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August 10, 2015

IWF rolls out hash list to tackle online child abuse

Digital fingerprinting can be used to identify and extract images.

By Alexander Sword

The Internet Watch Foundation (IWF) is sharing ‘hashes’ with internet giants to cut down on online child abuse images.

The hash list will be used by internet companies in the social media, connectivity, filtering and image sectors to prevent the uploading of child pornography and speed up their identification and removal from the internet.

The technique assigns a digital fingerprint to an image that has been identified, meaning that it can be found easily among the billions of images on the internet using the hash.

The IWF will now create three types of hashes from images that IWF analysts have assessed. These include PhotoDNA, developed by Microsoft, as well as MD5 and SHA-1 hashes.

To begin with, the list will be provided to five IWF members, which according to the BBC includes Google, Twitter and Facebook.

IWF CEO Susie Hargreaves said: "The IWF Hash List could be a game-changer and really steps up the fight against child sexual abuse images online.

"It means victims’ images can be identified and removed more quickly, and we can prevent known child sexual abuse images from being uploaded to the internet in the first place."

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The rolling out of the list follows undertakings at David Cameron’s #WePROTECT summit in December 2014.

At the conference, industry members agreed on a statement of action:

"Building on the success of technologies such as PhotoDNA and video hashing, we will continue to work on new tools and techniques to help improve the detection and removal of images and videos of child sexual abuse".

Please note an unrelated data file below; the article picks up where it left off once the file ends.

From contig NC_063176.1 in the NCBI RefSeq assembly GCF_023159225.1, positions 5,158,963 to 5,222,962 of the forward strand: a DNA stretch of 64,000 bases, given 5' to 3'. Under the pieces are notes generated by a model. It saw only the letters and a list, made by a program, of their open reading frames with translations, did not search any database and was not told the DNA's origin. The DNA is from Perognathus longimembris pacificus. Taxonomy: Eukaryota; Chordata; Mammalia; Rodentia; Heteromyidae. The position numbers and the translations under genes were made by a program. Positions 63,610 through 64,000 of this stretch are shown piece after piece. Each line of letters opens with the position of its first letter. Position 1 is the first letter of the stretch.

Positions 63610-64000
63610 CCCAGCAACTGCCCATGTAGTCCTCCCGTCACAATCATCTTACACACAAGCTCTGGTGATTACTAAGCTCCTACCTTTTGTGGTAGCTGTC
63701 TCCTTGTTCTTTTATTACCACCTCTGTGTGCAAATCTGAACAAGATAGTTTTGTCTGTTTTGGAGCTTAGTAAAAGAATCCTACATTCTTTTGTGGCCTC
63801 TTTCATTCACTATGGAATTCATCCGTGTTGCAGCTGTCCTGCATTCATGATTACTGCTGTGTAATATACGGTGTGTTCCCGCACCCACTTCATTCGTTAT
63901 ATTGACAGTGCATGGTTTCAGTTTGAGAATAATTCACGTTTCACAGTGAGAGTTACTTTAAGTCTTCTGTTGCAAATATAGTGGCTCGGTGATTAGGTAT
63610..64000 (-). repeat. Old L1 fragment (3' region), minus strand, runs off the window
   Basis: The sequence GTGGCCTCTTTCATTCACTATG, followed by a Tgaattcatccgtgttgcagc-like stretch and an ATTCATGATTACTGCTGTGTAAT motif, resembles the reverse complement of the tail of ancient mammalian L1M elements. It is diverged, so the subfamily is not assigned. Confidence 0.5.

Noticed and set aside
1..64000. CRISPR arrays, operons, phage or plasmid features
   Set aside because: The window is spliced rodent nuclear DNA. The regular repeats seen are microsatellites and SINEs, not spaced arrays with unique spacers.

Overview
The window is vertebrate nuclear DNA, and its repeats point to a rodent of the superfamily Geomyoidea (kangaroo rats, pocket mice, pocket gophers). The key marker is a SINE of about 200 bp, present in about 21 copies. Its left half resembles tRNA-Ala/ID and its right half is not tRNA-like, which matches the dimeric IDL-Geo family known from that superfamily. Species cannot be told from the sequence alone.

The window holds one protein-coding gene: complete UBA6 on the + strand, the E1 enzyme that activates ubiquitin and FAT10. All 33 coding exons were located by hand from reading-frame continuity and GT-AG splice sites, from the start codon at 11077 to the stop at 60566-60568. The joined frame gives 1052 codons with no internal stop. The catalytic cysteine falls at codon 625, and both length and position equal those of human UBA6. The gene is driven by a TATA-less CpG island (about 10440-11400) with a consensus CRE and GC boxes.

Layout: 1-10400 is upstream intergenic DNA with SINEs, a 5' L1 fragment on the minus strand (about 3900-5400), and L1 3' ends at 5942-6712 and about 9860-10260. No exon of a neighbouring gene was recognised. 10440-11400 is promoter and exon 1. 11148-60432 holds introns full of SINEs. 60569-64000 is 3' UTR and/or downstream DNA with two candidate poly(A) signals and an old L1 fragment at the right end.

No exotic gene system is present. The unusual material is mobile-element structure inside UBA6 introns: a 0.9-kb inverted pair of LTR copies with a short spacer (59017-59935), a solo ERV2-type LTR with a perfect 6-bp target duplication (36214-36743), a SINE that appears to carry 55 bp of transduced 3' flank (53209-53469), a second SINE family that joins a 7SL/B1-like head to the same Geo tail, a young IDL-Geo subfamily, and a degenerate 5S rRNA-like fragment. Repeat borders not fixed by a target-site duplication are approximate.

"The online exploitation of children is happening on an almost industrial scale," UK Prime Minister David Cameron commented at the summit.

"Thanks to funding from internet companies, the IWF, the Internet Watch Foundation, is now not just taking reports of child abuse images, but proactively getting out there and looking for them.

"We’ve got a new, single national database of images where police forces can share this information and thanks to Microsoft’s photo DNA technology, we’re now able to take down the unique digital fingerprint of each picture and use that information to search for and delete those images wherever they are."

"Google is in the business of making information widely available, and we’ve always supported freedom of expression," commented David Drummond, Chief Legal Officer at Google in a Telegraph blog.

"But there can be no free speech when it comes to images of child sexual abuse. Sadly, society hasn’t been able to stop their creation. But we must all work together to ensure they’re not available online – and that when people try to share this disgusting content they are reported and prosecuted."

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